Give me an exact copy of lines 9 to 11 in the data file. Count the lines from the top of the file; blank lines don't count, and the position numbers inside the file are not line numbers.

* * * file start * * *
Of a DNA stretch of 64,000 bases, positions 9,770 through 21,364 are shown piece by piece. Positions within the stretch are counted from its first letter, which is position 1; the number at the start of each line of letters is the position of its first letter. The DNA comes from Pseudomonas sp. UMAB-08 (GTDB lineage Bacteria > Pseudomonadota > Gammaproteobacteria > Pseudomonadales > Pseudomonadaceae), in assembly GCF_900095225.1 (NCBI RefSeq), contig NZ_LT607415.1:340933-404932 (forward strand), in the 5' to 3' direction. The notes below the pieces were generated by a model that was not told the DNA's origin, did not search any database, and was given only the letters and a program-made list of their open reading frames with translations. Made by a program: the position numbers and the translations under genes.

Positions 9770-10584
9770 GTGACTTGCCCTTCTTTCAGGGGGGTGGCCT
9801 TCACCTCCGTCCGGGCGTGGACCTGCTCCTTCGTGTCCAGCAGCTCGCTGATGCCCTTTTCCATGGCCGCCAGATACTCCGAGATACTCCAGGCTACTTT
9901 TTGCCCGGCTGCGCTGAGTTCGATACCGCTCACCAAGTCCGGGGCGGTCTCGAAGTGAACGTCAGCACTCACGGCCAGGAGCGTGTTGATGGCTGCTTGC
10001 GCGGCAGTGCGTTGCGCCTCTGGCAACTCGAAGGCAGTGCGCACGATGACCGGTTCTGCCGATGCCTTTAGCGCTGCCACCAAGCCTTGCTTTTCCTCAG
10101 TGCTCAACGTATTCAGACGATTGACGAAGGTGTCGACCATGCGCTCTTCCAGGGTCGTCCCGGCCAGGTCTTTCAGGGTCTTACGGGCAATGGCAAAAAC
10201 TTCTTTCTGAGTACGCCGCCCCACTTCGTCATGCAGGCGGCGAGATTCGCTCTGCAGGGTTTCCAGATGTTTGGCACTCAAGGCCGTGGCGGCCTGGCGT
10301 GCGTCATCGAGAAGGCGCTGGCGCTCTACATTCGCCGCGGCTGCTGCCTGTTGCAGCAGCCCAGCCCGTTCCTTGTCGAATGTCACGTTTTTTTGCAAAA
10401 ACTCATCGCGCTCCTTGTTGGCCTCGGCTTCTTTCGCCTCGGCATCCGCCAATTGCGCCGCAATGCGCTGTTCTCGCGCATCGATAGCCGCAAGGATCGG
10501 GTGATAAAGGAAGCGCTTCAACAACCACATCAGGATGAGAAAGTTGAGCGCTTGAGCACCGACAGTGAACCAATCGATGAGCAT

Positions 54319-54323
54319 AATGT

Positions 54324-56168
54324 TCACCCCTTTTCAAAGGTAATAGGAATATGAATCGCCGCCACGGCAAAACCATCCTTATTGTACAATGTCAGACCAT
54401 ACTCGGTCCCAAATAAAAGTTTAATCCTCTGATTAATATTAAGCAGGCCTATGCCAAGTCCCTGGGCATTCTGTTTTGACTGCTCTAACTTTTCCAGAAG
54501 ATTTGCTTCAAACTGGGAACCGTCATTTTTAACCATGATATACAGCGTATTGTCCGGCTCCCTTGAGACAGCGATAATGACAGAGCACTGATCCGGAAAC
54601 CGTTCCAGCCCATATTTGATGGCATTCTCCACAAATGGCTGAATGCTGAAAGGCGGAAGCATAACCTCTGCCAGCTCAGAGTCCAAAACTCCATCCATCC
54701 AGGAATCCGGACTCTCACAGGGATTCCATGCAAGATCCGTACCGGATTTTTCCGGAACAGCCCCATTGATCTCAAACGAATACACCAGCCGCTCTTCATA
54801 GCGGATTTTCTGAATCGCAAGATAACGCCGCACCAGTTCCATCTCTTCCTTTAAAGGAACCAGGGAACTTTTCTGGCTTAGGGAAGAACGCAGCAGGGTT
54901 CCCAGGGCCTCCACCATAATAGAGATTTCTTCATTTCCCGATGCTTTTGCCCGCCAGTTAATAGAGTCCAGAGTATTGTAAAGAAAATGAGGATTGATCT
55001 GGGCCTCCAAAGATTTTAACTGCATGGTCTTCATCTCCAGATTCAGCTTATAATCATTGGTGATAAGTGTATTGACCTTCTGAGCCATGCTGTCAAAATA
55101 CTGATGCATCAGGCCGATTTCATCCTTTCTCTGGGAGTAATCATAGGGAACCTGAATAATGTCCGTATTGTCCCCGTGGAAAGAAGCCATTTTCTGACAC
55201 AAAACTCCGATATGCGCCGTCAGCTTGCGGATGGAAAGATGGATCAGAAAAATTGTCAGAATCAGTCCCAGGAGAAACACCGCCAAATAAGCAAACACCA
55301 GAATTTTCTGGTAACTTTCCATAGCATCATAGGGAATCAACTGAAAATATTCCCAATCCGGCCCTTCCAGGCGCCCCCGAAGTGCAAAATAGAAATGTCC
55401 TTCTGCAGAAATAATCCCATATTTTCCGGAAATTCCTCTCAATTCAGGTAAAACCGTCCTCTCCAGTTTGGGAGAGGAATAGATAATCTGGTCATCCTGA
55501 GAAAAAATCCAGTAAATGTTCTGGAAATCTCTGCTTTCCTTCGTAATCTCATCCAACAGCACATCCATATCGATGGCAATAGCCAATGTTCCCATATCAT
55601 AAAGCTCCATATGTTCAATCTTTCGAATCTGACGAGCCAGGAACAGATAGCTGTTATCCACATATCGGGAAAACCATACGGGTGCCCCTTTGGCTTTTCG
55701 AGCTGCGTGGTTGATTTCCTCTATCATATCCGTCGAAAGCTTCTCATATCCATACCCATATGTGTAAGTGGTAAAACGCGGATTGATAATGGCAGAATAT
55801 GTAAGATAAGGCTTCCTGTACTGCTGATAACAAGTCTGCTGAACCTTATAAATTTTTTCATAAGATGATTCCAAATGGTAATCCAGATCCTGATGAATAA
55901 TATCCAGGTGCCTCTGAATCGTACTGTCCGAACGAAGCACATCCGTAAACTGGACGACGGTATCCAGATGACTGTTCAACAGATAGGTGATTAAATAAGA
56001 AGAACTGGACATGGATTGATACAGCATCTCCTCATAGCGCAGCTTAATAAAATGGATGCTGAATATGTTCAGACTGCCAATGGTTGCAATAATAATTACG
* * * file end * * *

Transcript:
10301 GCGTCATCGAGAAGGCGCTGGCGCTCTACATTCGCCGCGGCTGCTGCCTGTTGCAGCAGCCCAGCCCGTTCCTTGTCGAATGTCACGTTTTTTTGCAAAA
10401 ACTCATCGCGCTCCTTGTTGGCCTCGGCTTCTTTCGCCTCGGCATCCGCCAATTGCGCCGCAATGCGCTGTTCTCGCGCATCGATAGCCGCAAGGATCGG
10501 GTGATAAAGGAAGCGCTTCAACAACCACATCAGGATGAGAAAGTTGAGCGCTTGAGCACCGACAGTGAACCAATCGATGAGCAT